Positive feedback on her Instagram segments motivated Coscarelli to expand her women’s initiative to include wellness services. “When you build it, they will come,” she says. “My best friend, Erica Cedeno, and I collaborated to create the ‘Love Yourself Women Wellness Retreat.’”

Held at a private residence in Los Angeles, the retreats offer a day of self-care that includes yoga, meditation and personal development sessions. Each guest leaves with a gift bag containing items provided by female-owned businesses.

Coscarelli needed all the self-care she could muster last year. While the Raiders were going through one of the most tumultuous seasons in team history, she was grappling with chaos in her personal life, as well. “As the Raiders were going through instability, my father was fighting for his life,” she says. “I was trying to advocate for my father every day in the hospital.”

Coscarelli’s father ultimately lost his battle with cancer. Although she considers 2021 to be the hardest year of her life, Coscarelli has found solace in helping others who are going through similar experiences.

“One of the things that helps heal me through this journey is authentically sharing my story with someone who’s also going through it: helping others feel less alone, especially with all we’ve been through collectively these past two years,” she says. “We need to lean on one another. That’s why I’m invested in empowering women, because I didn’t have that when I started broadcasting.”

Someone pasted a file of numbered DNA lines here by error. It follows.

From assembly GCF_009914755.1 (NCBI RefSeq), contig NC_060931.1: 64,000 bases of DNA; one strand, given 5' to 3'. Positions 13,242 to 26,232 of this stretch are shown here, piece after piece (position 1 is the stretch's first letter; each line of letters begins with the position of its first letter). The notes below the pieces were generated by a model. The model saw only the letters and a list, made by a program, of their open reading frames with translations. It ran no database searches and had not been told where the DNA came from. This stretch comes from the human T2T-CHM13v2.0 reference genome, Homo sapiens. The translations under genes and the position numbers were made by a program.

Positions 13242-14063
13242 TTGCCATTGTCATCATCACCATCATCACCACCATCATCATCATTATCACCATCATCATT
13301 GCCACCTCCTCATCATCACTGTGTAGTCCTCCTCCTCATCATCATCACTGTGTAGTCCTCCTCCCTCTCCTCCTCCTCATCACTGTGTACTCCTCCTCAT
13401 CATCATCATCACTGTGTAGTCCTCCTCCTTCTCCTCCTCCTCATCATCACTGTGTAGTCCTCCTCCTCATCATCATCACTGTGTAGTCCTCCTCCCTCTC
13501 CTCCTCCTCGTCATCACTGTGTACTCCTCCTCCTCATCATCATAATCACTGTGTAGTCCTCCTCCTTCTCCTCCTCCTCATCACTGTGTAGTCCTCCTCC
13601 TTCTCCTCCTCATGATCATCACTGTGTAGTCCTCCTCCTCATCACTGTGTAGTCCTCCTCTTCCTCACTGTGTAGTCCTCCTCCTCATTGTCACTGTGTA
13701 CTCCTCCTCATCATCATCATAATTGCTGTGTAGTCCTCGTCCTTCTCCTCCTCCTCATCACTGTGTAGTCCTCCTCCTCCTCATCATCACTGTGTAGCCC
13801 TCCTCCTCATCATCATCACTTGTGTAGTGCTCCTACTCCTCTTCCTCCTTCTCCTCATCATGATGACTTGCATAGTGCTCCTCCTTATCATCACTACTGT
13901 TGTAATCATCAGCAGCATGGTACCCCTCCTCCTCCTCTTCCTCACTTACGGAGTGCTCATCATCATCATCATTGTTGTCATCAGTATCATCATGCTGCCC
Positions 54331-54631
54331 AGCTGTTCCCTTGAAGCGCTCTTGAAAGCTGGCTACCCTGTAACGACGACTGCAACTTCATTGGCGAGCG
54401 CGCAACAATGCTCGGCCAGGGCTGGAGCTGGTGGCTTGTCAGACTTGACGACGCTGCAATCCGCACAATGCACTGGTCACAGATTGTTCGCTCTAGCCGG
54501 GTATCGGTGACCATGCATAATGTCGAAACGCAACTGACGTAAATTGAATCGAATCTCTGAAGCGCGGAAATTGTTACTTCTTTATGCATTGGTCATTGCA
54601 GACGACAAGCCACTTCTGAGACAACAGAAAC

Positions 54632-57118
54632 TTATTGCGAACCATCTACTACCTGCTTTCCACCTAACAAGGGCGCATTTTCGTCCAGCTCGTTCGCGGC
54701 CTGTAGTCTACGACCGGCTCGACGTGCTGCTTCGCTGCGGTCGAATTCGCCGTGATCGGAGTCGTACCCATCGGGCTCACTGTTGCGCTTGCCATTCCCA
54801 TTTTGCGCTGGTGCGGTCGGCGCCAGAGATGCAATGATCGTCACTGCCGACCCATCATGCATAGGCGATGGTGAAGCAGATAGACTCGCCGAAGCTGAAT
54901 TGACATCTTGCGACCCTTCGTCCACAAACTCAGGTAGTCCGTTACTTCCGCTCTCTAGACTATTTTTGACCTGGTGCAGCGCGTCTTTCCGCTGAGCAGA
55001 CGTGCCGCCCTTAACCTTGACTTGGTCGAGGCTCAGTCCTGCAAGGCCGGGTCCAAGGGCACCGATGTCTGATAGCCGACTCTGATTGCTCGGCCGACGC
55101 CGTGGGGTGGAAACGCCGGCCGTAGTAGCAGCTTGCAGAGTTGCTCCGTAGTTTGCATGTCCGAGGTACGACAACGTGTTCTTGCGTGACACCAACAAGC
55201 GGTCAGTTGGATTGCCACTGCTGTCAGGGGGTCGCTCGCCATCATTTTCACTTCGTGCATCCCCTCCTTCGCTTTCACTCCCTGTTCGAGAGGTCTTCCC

As she prepares for the 2022 football season in Las Vegas, Coscarelli continues to uplift women across the Los Angeles area. In the process, she’s honoring an important part of who she is.

“When you have such a proud heritage, you want to represent it the right way,” she says. “Having the last name Coscarelli means so much to me because of what it represents. I always want to make my parents proud.”

The above appears in the May 2022 issue of the print version of Fra Noi. Our gorgeous, monthly magazine contains a veritable feast of news and views, profiles and features, entertainment and culture. To subscribe, click here.

About Anthony Sciarratta

Anthony Sciarratta is a writer, filmmaker and entrepreneur. His debut novel, “Finding Forever: A 1970s Love Story,” was originally self-published before achieving a major-market presence through Post Hill Press. He is the president of Sciarratta Public Relations, a marketing company specializing in promoting Italian American-owned businesses. (